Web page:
The effects of using large cutter diameters in hard rock TBM tunneling
MetadataShow full item record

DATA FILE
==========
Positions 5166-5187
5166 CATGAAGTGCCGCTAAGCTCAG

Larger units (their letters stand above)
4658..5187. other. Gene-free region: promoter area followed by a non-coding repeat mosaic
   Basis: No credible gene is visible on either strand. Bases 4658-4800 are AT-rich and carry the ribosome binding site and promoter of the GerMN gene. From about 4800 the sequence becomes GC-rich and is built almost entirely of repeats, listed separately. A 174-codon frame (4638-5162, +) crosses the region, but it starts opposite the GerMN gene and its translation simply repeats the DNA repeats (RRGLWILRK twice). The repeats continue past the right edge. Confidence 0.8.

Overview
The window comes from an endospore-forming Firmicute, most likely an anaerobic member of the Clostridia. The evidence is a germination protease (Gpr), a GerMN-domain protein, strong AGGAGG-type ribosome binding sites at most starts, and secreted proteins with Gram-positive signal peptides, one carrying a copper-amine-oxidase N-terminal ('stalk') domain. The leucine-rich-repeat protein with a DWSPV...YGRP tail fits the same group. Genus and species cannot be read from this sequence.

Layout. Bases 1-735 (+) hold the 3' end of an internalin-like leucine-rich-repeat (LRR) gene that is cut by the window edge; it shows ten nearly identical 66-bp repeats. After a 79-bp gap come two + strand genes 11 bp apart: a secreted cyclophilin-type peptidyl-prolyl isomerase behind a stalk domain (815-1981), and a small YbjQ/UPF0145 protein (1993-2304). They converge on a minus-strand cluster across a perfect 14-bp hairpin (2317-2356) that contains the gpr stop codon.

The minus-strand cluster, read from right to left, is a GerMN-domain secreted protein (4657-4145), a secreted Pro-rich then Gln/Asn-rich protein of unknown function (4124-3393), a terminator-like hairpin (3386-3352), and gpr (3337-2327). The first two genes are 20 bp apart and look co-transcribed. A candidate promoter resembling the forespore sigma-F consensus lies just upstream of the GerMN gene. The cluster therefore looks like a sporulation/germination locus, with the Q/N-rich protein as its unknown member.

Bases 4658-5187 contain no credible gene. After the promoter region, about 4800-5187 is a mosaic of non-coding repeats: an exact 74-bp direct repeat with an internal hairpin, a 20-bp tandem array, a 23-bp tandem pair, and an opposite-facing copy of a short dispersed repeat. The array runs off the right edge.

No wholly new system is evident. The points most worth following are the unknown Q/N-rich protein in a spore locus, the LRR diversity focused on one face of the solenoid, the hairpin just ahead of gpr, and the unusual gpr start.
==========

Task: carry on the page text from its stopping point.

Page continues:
This thesis is written in cooperation with the Robbins Company to: - Document the effect of using large diameter cutters (19”) compared to smaller diameters (17”) - Document the effect of using 20” cutter rings on 19” cutters - Evaluate Robbins estimation methods to the NTNU-method and the recorded data. The report starts with a short introduction to cutter wear and the factors influencing on it. Before presenting acalculation of the effects the difference cutter diameters theoretical will have on advance rate and cutter life.The calculations suggest an advance rate of a 10 meter diameter TBM with 17” cutters being 77.3% of the rate of aTBM with 19” cutters. The 20” cutters will have an advance rate of 91.3 % of the 19” cutter machine. The cutter lifein hours is calculated to be 13% lower for a machine with 17” cutters than a machine with 19”. The effect of using20” cutter rings is calculated to extend the cutter life in hours with 16%.The field work on the thesis is done on two 10m diameter double shield TBMs boring in India, the AMR1 projectand the Veligonda Project. Both machines are utilizing 19” with 20” cutter rings. The geological conditions arevarying for both projects. The field testing and the lab testing is done according to the NTNU model and includes net penetration tests andchip analysis. The processing and calculations are done according to the NTNU-model.The AMR1 project has had an average penetration rate of 1.62 m/h and a cutter life of 1.25 h/c, or 2.02 m/h. TheVeligonda project has an average penetration rate slightly higher 1.90 m/h. The cutter life has been significantly higher with 12.75 h/c in the first period at the project. On the second period it was a change in the geology and thecutter life was reduced to 1.90 h/c. The utilization rates for the projects have been generally low with an averagemachine utilization of around 30%. When comparing the results to comparable projects it gives the following indications: - The advance rate is significantly improved when using large cutter diameters. - The 20” cutter rings have a beneficial effect on weekly advance rates in hard and abrasive rock. - The 20” cutter rings gives a slight economic saving in hard and abrasive rock compared to 19” cutter rings. The estimation of the AMR project from NTNU and Robbins has some major differences. This has been looked at indetail and it gives an indication of a systematically overestimation in advance rate and cutter life for the Robbinsestimates. This leads to an underestimation of the cutter costs of the AMR1 project. The biggest differences in theestimates are at the AMR2 where the boring still has not started.